IBANK 6.3.4 Capital Charges — 'Long Cash and Long Put' or 'Short Cash and Long Call'

(1) For a position that is 'long cash and long put' or 'short cash and long call', the capital charge is calculated by multiplying the market value of the underlying security by the sum of the specific and general risk capital charges for the underlying, and then subtracting the amount by which the option is in-the-money (bounded at zero).

Guidance
1 In cases (such as foreign exchange transactions) where it is unclear which side is the underlying security, the underlying should be taken to be the asset that would be received if the option were exercised. In addition, the nominal value should be used for items if the market value of the underlying instrument could be zero (such as in caps, floors and swaptions).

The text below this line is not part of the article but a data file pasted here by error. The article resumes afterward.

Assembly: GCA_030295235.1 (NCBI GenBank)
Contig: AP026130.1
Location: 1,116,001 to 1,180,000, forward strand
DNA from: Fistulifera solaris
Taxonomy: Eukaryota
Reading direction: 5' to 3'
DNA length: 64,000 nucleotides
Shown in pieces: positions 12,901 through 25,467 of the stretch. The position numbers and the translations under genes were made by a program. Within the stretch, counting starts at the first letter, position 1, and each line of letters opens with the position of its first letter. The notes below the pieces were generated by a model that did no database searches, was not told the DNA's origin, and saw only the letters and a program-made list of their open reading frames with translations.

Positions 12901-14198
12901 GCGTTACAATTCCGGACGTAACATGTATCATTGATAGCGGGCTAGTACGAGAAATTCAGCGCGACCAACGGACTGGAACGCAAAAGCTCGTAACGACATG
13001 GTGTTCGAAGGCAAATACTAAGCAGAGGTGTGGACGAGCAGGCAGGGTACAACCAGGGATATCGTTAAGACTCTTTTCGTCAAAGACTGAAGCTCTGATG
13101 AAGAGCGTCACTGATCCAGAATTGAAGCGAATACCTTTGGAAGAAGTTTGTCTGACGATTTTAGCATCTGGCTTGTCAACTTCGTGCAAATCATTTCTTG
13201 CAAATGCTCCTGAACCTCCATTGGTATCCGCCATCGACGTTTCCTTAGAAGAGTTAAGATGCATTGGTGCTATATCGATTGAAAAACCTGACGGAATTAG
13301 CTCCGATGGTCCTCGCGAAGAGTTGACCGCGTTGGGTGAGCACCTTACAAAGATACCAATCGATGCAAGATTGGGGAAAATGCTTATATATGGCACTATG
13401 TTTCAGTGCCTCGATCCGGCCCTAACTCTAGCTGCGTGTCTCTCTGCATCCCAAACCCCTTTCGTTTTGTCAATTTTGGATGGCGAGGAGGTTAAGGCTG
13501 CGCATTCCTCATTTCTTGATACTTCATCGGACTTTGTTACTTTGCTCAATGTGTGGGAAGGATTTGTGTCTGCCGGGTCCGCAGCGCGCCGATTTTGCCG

2 Some options have no specific risk (such as those having a profit rate, currency or commodity as the underlying security); other options on profit-rate-related instruments and options on equities and stock indices, however, would have specific risk.
(2) In the simplified approach, the capital charge is:
(a) 8% for options on currency; and
(b) 15% for options on commodities.
(3) For options with a residual maturity of less than 6 months, an Islamic banking business firm must use the forward price (instead of the spot price) if it is able to do so.
(4) For options with a residual maturity of more than 6 months, the firm must compare the strike price with the forward price (instead of the current price). If the firm is unable to do this, it must take the in-the-money amount to be zero.
Derived from QFCRA RM/2015-2 (as from 1st January 2016).